Taiwan and China began battening down the hatches on Thursday ahead of the arrival of super Typhoon Nepartak, the first of the year, with fears in China that storm could worsen already severe flooding in the east of the country.
The typhoon is expected to make landfall on Taiwan’s mountainous but sparsely populated east coast in the early hours of Friday, where it will loose much of its strength, before crossing over the Taiwan Strait and hitting China on Saturday.
The typhoon has been labelled a category 5 storm on a scale of 1 to 5 by Tropical Storm Risk making it a super typhoon but it should weaken to a topical storm by the time it reaches China.
In Taiwan, authorities announced financial markets would be shut on Friday as cities across the island, including Taipei, announced work and school closures. Airlines began cancelling flights and the bullet train service was suspended.
The island’s weather authorities estimated wind speeds near Nepartak’s centre were at least 200 kph (124 mph).
Widespread flooding across central and southern China over the past week has killed about 130 people, damaged more than 1.9 million hectares of crops and led to direct economic losses of more than 38 billion yuan ($5.70 billion).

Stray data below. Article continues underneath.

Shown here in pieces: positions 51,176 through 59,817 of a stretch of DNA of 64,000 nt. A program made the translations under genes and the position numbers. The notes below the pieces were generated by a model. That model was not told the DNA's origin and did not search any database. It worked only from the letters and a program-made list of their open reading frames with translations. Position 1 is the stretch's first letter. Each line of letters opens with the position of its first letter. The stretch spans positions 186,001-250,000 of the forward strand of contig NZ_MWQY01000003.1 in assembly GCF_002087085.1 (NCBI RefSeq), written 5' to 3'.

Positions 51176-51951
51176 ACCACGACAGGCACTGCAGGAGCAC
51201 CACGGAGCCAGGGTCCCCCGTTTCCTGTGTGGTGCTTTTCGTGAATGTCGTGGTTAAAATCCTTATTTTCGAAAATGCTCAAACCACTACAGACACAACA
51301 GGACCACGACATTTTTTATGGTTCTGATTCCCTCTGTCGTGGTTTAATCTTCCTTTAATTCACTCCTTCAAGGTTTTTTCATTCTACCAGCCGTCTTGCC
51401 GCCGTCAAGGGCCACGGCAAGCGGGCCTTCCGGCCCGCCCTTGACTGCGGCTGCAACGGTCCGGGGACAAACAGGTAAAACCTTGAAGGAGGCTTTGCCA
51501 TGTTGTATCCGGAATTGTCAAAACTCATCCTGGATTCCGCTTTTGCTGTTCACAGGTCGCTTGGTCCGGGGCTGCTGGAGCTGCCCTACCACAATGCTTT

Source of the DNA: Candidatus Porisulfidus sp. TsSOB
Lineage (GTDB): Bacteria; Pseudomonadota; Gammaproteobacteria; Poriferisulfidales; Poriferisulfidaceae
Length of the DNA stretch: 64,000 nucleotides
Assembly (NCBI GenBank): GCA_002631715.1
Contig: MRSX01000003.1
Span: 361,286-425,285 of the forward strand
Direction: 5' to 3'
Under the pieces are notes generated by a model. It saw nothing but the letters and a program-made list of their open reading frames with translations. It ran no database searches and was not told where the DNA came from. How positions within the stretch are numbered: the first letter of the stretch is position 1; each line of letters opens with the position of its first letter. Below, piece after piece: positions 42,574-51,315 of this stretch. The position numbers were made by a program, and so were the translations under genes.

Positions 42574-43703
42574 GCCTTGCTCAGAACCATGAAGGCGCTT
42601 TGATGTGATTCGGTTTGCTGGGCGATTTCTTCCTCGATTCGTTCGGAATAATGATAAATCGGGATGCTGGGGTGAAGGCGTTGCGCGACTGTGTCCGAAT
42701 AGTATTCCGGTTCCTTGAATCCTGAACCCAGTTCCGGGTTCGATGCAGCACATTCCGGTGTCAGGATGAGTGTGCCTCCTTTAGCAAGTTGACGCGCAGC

The city of Wuhan on the Yangtze River, home to 10 million people, has been particularly badly affected, with flooded subway lines and power cuts.
The typhoon is expected to push more rain into already flooded areas in and around Wuhan, the Xinhua news agency said.
Wuhan is a hub for the auto industry, though automakers including Honda, Nissan and state-owned Dongfeng reported no disruptions.
Peugeot’s venture there said it launched emergency contingency plans, including deploying a sewage pump truck, but factory operations were uninterrupted and its vehicle warehouse unaffected.
Fujian province, opposite Taiwan, has cancelled all ferries to Taiwan and Taiwan-controlled islands, and suspended some trains, while Guangdong province has told fishing boats to return to port, the central government said on its website.
Typhoons are common at this time of year in the South China Sea, picking up strength over warm waters and dissipating over land.
Typhoons used to kill many people in China but the government now enforces evacuations and makes preparations well in advance meaning death tolls in recent years have been much lower.
In 2009, Typhoon Morakot cut a wide path of destruction over southern Taiwan, killing about 700 people and causing $3 billion worth of damage.